1 EAGLETON NOTES: I'll Meet You in Starbucks

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Monday, 18 July 2016

I'll Meet You in Starbucks

"Pardon? I'm in Lewis at the moment."

"So am I. I'm here for the Festival."

"We don't have a Starbucks in Stornoway. Anyway it's a Sunday and only the hotels are open for coffee and meals."

"Trust me. There is a Starbucks. It opened on Thursday. Pick me up and we'll go for lunch."

So I did. And we did.

Mind you I was threatened with men in white coats by one friend who steadfastly refused to believe me when I told her where I was going.

Anyway we had a pleasant lunch in very spacious, airy surroundings even if the weather outside was pretty dreich.

The entrance across the courtyard
The menu - no mention of Starbucks
It is large, spacious, light and airy.
The foyer with shop and more seating and the servery counter to the right.
Exit acroos the courtyard with the newly relocated museum on the left
So not really your typical Starbucks! My guess is that as they are aiming at Americans to occupy the apartments in the Castle the Starbucks name is being used for the coffee to make visitors feel safe and 'at home'. Actually we agreed that the coffee was good.

I won't be moving my loyalty from The Woodlands (which is a hundred or two yards away in the Castle grounds)  but I will visit again.

25 comments:

  1. The entrance looks very grand but I much prefer the cosy warmth of the snug little cafes we visited. Still, it's good to have options.

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    1. Pauline it is anything but cosy but it will serve its purpose and the large numbers of people who use the Castle grounds will doubtless enjoy the opportunity particularly on Sundays.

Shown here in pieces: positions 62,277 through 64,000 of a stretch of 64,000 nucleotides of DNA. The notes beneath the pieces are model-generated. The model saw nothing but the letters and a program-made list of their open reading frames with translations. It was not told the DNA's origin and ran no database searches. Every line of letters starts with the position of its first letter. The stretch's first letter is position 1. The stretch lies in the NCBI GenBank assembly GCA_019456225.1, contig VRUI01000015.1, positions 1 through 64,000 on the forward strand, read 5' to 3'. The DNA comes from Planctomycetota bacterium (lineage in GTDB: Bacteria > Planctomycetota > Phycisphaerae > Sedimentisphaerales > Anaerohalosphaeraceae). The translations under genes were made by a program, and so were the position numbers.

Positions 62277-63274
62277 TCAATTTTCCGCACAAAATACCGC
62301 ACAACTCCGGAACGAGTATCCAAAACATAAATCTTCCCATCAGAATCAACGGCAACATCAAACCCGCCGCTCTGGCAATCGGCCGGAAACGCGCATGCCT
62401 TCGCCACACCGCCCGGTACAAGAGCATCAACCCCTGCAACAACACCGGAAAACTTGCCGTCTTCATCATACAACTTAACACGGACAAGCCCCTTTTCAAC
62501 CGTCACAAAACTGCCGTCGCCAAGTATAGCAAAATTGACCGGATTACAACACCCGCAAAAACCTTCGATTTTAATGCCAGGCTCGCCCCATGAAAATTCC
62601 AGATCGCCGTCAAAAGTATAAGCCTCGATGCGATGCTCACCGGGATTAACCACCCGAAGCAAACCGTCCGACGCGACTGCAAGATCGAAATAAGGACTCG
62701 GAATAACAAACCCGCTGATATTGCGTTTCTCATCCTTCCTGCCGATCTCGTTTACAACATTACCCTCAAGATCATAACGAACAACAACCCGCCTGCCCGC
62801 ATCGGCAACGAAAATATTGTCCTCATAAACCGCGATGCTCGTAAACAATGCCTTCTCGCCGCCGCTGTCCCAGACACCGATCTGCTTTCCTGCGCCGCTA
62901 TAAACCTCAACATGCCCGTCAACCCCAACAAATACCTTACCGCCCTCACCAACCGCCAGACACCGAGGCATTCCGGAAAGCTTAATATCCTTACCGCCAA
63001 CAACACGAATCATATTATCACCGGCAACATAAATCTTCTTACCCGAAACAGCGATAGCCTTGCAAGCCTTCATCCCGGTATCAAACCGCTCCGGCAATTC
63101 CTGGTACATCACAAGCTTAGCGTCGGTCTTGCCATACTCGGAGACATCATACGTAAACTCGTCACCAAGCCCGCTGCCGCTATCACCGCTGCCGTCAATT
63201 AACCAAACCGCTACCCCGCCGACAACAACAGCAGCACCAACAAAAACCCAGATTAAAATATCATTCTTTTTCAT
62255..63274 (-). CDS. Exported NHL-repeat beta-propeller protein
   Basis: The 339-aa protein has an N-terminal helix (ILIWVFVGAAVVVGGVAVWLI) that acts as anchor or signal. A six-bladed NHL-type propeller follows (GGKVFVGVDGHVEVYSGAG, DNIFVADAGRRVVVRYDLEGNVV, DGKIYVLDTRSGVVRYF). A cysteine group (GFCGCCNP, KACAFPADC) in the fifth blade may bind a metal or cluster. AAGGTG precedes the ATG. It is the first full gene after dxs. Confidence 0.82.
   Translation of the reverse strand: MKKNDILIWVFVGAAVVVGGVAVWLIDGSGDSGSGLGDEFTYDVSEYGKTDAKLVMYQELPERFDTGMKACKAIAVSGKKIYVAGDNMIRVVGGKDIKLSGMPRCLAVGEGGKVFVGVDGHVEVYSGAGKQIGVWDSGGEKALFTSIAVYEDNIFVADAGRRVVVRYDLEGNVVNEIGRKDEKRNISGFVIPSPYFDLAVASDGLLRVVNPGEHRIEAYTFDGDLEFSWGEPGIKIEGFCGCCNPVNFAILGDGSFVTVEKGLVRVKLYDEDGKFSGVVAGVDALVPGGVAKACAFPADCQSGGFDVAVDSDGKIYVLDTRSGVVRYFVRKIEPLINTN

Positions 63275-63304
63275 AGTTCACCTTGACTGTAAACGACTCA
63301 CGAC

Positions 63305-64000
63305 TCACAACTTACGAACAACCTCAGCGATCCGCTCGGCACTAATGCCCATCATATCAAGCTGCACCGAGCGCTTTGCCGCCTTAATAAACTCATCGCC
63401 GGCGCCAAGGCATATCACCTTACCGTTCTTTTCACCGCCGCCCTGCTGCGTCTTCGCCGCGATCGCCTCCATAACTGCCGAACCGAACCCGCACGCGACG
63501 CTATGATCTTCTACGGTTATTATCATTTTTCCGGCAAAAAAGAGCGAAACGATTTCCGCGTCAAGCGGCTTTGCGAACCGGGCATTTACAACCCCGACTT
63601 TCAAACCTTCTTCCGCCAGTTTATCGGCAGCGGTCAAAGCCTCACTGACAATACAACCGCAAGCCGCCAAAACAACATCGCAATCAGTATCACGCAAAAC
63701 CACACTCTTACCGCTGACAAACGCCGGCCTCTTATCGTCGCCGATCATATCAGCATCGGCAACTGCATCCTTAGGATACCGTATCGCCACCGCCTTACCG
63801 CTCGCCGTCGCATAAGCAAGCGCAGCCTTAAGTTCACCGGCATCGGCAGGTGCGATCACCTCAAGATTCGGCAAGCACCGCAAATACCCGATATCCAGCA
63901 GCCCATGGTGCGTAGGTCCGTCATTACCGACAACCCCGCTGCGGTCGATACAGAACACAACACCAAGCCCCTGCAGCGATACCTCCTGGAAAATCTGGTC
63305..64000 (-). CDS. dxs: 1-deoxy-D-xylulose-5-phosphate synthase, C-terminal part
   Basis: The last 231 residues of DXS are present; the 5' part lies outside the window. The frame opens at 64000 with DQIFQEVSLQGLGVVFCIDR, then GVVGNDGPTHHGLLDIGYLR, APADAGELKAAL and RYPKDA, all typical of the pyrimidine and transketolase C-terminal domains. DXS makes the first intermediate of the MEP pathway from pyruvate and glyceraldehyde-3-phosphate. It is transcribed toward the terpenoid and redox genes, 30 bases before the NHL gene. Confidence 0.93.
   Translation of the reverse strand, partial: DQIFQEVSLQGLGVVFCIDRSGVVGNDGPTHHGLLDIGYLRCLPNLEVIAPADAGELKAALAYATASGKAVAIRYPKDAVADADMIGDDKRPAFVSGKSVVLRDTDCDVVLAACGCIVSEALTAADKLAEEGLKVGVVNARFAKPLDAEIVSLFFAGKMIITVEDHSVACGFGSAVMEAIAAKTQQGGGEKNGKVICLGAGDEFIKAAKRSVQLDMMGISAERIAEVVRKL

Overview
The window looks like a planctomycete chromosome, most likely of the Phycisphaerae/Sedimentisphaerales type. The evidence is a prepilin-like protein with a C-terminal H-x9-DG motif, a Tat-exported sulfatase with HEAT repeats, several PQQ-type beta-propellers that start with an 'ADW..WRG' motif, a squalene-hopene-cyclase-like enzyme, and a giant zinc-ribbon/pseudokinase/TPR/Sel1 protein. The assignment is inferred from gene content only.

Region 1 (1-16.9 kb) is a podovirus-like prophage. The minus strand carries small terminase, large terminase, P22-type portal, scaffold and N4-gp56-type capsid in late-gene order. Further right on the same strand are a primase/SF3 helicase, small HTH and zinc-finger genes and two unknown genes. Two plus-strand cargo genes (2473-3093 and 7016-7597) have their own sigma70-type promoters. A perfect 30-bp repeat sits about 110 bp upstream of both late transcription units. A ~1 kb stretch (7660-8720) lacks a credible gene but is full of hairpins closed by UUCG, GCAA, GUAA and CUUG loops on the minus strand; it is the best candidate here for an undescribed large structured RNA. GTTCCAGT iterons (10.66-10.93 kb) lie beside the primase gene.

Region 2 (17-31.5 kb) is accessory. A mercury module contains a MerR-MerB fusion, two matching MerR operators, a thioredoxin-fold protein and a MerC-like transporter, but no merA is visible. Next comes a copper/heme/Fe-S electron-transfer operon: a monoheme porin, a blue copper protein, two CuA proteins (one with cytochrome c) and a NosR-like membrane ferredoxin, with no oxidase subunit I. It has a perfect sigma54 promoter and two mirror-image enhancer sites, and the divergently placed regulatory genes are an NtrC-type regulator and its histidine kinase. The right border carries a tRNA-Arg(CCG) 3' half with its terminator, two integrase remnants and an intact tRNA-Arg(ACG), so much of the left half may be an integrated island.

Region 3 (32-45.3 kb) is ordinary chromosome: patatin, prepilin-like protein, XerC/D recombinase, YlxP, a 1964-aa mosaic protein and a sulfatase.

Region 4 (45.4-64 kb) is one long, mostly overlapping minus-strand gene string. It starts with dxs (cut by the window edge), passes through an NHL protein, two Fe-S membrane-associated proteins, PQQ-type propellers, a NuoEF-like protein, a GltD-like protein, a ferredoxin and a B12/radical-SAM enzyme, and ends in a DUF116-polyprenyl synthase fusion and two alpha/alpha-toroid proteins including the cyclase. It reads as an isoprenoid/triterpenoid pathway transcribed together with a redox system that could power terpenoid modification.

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    1. Not a missing comma Monica but a missing point!

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  3. Were you comforted or not to know the Chancellor and Under-Treasurer of Her Majesty's Exchequer will see little of your expenditure?

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    1. Marcel it's not actually a Starbucks. They simply serve Starbucks coffee. Unfortunately I suspect it's going to become known as Starbucks simply because "I'll meet you at The Storehouse" just doesn't have a ring to it.

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  4. When you're out and about you just need coffee sometime, no matter the source :)

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    1. Absolutely Mersad and as it's the only nono-hotel open on a Sunday I think it will do well.

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  5. That sure is a solid looking place. Sparse and solid...they need to put a few large potted plants around to soften the look and atmosphere. A great old building.

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    1. I agree Lee. It had only been open a couple of days and I hope things will get more homely as things settle down.

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  6. I've never visited a Starbucks, but that one looks pretty good.

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    1. It's not a proper Starbucks Cro. They use their coffee to male the Americans feel at home but I think it is run by an American company called Natural Retreats.

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  7. It certainly looks spacious, light and airy, but also (to me) a little chilly. And seeing your weather and knowing what kind of temperatures you have there most of the time, I'd rather sit in a smaller, cosier and warmer place for my coffee. But as you say, it is good to have the option, and no doubt it will be useful to larger groups visiting the castle.